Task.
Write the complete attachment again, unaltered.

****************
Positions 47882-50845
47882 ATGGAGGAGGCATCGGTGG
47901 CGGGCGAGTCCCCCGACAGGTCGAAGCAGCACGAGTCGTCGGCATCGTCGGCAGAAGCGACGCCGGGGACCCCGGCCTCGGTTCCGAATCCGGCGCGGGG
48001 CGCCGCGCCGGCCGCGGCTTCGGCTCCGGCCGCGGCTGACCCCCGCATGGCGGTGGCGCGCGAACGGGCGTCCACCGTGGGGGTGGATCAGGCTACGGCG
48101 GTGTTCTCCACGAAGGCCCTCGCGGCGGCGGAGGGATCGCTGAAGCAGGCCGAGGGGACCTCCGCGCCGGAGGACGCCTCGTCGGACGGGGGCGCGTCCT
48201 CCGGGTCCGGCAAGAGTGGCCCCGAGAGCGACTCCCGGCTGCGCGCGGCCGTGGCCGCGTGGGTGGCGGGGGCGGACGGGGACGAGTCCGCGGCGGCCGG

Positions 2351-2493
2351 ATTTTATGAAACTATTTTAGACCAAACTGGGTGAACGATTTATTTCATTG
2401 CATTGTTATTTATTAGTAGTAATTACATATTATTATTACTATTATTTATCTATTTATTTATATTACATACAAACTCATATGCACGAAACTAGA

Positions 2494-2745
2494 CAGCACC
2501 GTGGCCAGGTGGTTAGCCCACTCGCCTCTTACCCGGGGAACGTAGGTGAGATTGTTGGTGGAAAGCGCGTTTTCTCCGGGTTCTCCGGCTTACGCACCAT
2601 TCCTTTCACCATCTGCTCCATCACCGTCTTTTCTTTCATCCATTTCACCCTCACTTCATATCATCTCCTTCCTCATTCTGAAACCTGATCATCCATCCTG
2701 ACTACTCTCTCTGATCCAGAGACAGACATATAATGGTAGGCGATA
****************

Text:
Positions 47882-50845
47882 ATGGAGGAGGCATCGGTGG
47901 CGGGCGAGTCCCCCGACAGGTCGAAGCAGCACGAGTCGTCGGCATCGTCGGCAGAAGCGACGCCGGGGACCCCGGCCTCGGTTCCGAATCCGGCGCGGGG
48001 CGCCGCGCCGGCCGCGGCTTCGGCTCCGGCCGCGGCTGACCCCCGCATGGCGGTGGCGCGCGAACGGGCGTCCACCGTGGGGGTGGATCAGGCTACGGCG
48101 GTGTTCTCCACGAAGGCCCTCGCGGCGGCGGAGGGATCGCTGAAGCAGGCCGAGGGGACCTCCGCGCCGGAGGACGCCTCGTCGGACGGGGGCGCGTCCT
48201 CCGGGTCCGGCAAGAGTGGCCCCGAGAGCGACTCCCGGCTGCGCGCGGCCGTGGCCGCGTGGGTGGCGGGGGCGGACGGGGACGAGTCCGCGGCGGCCGG

Positions 2351-2493
2351 ATTTTATGAAACTATTTTAGACCAAACTGGGTGAACGATTTATTTCATTG
2401 CATTGTTATTTATTAGTAGTAATTACATATTATTATTACTATTATTTATCTATTTATTTATATTACATACAAACTCATATGCACGAAACTAGA

Positions 2494-2745
2494 CAGCACC
2501 GTGGCCAGGTGGTTAGCCCACTCGCCTCTTACCCGGGGAACGTAGGTGAGATTGTTGGTGGAAAGCGCGTTTTCTCCGGGTTCTCCGGCTTACGCACCAT
2601 TCCTTTCACCATCTGCTCCATCACCGTCTTTTCTTTCATCCATTTCACCCTCACTTCATATCATCTCCTTCCTCATTCTGAAACCTGATCATCCATCCTG
2701 ACTACTCTCTCTGATCCAGAGACAGACATATAATGGTAGGCGATA